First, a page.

Fig. 8 shows the calculated dissolution rates. The cumulative concentration of Si is much higher at high temperature than at low temperature, even under the same pressure. In addition, the Si concentration under high pressure is higher than that under low pressure at the same temperature. Fig. 9 shows the dissolution rate over time. The dissolution rate tends to sharply increase once the experiment starts, then increases more gradually from the 6th day onward. This is caused by a rapid increase or decrease in dissolution phenomena during the first 6 days, followed by a gradual decrease in the dissolution rate. In addition, it is significant that the dissolution rate is not substantially affected by a pressure difference of 12.17 MPa. This indicates that changes in pressure do not substantially affect the dissolution of quartz, but changes in temperature do.
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Accumulated concentration of Si (CSi) in the tested solutions according to elapsed time under various temperatures and pressures.
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Dissolution rate vs. time for various temperatures and pressures.
Fig. 10 shows dissolution rates as a function of applied pressure. The dissolution rate is more sensitive to changes in temperature than to changes in pressure.
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Dissolution rate vs. temperature.
Using these results, we can construct equations that describe the empirical dissolution rate:
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Discussion and conclusions
This study aimed to analyze the dissolution characteristics of quartz at depths of 300-1000 m below the surface, where high-level radioactive wastes are expected to be stored. A single-crystal dissolution experiment was conducted over 15 days under four combinations of pressure and temperature conditions, with pH fixed at 11.7.
A key result of this study is that the rate of dissolution increases rapidly with temperature, even when pressure is held constant. The difference between the low- and hightemperature dissolution rate is as large as 10 2 . This suggests that subtle changes in temperature have a large effect on the dissolution of quartz. In addition, it is suggested that pressure has little or no effect on the dissolution of mineral quartz at high temperatures. These results are supported by the results of CLSM and ICP-AES analyses.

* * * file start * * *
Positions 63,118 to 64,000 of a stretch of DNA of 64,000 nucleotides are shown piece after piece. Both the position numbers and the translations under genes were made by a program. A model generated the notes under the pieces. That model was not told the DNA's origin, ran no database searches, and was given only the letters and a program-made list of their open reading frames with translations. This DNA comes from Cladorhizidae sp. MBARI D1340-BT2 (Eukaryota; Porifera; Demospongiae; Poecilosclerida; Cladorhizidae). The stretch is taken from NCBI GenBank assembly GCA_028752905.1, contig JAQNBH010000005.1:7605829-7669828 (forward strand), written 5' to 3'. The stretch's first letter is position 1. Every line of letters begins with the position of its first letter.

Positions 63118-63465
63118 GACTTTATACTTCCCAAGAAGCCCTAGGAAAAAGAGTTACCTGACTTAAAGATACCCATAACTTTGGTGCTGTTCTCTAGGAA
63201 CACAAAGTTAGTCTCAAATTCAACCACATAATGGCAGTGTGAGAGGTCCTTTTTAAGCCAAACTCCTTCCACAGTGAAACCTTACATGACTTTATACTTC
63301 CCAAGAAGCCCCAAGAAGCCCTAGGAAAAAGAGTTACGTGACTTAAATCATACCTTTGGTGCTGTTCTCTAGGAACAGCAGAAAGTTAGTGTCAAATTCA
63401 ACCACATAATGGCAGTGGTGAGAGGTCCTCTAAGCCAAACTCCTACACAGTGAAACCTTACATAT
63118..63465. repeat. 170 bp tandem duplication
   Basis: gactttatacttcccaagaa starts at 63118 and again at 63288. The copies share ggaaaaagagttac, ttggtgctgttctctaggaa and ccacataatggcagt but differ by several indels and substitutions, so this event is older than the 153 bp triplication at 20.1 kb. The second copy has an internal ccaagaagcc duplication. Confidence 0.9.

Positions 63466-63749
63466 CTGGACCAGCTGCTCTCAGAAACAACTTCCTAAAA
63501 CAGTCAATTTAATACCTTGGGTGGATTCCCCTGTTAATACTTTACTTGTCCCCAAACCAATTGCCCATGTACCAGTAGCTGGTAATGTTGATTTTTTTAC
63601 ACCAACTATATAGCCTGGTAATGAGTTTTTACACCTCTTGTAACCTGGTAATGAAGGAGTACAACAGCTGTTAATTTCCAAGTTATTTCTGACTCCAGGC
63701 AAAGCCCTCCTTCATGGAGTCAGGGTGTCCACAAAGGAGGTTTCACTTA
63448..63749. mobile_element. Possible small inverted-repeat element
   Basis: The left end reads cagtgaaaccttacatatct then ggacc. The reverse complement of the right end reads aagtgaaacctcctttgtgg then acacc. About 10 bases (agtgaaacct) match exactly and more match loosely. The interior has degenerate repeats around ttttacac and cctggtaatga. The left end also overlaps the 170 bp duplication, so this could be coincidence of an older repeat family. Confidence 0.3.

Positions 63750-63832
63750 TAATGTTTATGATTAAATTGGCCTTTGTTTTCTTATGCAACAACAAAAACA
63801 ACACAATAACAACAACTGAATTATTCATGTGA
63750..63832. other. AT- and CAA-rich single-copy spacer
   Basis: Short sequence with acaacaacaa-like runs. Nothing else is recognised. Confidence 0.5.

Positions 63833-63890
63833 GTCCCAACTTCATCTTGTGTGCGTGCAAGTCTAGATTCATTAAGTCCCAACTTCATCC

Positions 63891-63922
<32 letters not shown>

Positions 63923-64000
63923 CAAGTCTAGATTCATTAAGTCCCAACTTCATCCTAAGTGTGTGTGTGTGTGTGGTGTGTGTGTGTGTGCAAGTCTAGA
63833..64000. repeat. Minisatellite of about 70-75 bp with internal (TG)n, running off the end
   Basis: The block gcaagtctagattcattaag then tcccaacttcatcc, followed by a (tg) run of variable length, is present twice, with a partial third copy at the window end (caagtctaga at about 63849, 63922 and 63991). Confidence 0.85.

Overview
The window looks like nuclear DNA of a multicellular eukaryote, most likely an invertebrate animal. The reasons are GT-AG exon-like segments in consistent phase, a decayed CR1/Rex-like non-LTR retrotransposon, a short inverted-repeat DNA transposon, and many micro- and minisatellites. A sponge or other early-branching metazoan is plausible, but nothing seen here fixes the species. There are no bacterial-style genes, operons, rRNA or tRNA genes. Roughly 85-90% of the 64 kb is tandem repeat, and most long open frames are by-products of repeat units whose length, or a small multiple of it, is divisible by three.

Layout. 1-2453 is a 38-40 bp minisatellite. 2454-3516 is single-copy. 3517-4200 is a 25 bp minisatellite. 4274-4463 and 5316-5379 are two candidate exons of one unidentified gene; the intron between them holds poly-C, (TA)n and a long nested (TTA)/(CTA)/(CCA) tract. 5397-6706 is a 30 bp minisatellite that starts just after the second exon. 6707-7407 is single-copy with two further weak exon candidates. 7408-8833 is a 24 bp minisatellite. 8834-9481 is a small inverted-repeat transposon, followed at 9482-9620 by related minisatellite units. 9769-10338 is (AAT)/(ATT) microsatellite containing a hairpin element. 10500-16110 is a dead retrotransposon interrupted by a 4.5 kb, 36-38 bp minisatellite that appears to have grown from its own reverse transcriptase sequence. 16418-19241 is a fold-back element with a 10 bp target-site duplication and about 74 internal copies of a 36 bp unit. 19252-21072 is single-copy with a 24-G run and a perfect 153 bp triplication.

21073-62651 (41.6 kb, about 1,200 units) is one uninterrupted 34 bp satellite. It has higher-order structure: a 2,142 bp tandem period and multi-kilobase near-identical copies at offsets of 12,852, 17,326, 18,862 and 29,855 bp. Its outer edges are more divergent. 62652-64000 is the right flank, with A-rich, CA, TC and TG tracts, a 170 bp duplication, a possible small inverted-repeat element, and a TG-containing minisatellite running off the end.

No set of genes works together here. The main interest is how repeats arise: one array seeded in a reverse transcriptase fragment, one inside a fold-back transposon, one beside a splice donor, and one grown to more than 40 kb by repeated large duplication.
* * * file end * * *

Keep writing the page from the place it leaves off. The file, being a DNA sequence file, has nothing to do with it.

The cumulative concentration of Si changed rapidly during the first 6 days of the experiment. However, the rate of dissolution then decreased, resulting in slowly increasing or even steady cumulative concentrations. This means that dissolution occurred rapidly during the initial stage, but slowed thereafter.
We have quantitatively evaluated the effects of pressure and temperature on the dissolution rate of quartz. Of note, changes in pressure do not significantly affect the dissolution rate, yet even small changes in temperature cause a substantial change. The results indicate that quartz in bentonite may undergo thermal deformation in deep geological disposal sites as a result of long-term exposure to radioactive waste, even if pressure at the disposal sites is held constant. Therefore, this study provides a basic empirical constraint on the viability of bentonite layers in bentonite-steel type engineered barrier systems.
Acknowledgements
This research was supported by the Basic Research Project (Technology Development of Landslide Rapid Detection Based on a Real-Time Monitoring) of the Korea Institute of Geoscience and Mineral Resources (KIGAM), funded by the Ministry of Science, ICT and Future Planning of Korea.
BIO
Jung-Hae Choi
Geologic Environment Division, Korea Institute of
Geoscience and Mineral Resources 124 Gwahak-ro,
Yuseong-gu, Daejeon 305-350, Korea
Tel: 042-868-3944
E-mail: jhchoi@kigam.re.kr
Byung-Gon Chae
Geologic Environment Division, Korea Institute of
Geoscience and Mineral Resources 124 Gwahak-ro,
Yuseong-gu, Daejeon 305-350, Korea
Tel: 042-868-3052
E-mail: bgchae@kigam.re.kr
Hye-Jin Kim
Geologic Environment Division, Korea Institute of
Geoscience and Mineral Resources 124 Gwahak-ro,
Yuseong-gu, Daejeon 305-350, Korea
Tel: 042-868-3944
E-mail: hjkim_91@knu.ac.kr